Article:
I cannot do justice to the onslaught of evidence Furhman delivers in his case against eating meat and animal products. But he connects the rapid rise in cancer rates, obesity, diabetes and the other medical ills of Western society with the rapid increase in animal product consumption. He explains how nutrient-deficient our society is, forever plying ourselves with diet products, barraging our systems with low-nutrient foods, flooding our meals with protein, rarely eating unrefined plants, and then swallowing a multivitamin to feel better about it all.

I had to laugh at my post about meal planning. Just weeks after writing it, I had to utterly revamp every shelf in my pantry.

I tossed the salad dressing and bought pure tahini.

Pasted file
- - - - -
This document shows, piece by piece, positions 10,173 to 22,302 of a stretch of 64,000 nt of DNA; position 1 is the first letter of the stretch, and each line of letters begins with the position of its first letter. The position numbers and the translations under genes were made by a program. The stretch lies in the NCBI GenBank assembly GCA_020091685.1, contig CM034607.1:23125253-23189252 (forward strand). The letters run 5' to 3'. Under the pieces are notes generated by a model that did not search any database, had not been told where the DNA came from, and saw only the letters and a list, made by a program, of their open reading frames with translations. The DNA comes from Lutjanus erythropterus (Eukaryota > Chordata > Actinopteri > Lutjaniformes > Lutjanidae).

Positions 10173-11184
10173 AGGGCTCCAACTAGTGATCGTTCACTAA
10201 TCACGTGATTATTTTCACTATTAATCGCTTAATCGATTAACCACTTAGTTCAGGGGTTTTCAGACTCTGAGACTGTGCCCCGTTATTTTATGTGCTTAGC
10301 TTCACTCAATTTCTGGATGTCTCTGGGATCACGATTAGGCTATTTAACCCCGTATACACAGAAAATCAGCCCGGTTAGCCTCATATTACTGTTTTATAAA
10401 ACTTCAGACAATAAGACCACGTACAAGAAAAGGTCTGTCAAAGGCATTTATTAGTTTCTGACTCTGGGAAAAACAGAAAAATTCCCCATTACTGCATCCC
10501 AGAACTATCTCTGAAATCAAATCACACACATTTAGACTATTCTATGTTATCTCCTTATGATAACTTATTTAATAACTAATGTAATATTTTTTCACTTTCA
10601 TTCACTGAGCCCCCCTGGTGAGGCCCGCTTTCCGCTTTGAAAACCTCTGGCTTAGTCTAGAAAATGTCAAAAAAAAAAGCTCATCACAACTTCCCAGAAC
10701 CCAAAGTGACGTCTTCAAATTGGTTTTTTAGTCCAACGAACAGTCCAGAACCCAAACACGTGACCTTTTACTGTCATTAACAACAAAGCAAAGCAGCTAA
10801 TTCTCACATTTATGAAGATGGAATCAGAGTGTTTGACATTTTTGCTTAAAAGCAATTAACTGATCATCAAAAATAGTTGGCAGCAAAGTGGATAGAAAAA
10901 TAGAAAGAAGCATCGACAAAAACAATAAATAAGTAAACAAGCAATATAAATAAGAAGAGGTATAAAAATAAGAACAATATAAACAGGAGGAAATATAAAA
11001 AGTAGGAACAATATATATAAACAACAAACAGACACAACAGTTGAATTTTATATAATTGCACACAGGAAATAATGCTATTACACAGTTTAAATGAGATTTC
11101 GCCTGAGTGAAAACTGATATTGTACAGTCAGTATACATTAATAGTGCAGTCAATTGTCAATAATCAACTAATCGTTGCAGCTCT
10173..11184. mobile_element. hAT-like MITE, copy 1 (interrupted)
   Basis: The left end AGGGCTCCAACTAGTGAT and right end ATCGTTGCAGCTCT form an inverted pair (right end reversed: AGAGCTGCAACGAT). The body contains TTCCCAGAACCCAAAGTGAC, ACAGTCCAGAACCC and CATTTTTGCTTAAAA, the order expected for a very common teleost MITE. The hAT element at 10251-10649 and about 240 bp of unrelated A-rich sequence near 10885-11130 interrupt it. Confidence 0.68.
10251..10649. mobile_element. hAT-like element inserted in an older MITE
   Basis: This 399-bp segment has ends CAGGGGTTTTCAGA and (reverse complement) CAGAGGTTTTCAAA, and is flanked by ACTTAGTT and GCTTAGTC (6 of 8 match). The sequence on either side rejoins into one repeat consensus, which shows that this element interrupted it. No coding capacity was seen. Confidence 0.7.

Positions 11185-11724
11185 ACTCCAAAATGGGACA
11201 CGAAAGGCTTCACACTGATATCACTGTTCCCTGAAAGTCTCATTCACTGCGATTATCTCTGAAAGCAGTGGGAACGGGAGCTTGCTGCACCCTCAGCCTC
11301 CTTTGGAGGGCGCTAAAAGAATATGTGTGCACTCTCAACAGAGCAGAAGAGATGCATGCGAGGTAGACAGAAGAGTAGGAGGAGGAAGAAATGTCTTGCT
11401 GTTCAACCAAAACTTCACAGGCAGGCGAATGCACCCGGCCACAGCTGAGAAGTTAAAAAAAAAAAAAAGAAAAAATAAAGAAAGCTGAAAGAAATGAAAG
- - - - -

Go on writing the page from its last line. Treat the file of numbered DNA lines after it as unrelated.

I stopped buying my beloved gluten free Ritz-lookalike crackers and started making smoothies for breakfast.

I threw out the frozen pizzas and put 10 lbs of walnuts in my freezer.

I serve 3-5 vegetables a night for dinner, along with some beans. My counter is awash in the cuttings and clippings from making a full-scale salad bar, daily.

I cook with something called, no joke: DINOSAUR KALE.

I digress. Tears come about every 7th meal or so--and that's from me, not the children.

It's an ongoing struggle to find my way back to normalcy and ease in the kitchen, getting comfortable cooking without salt or oil. But Sean is feeling better than he has in years. All of my issues with digestion have greatly lessened or stopped altogether (which is great, because, as I told my GI doc when he recommended an endoscopy for my tummy troubles: "I literally have no idea when I'd ever have time to do that").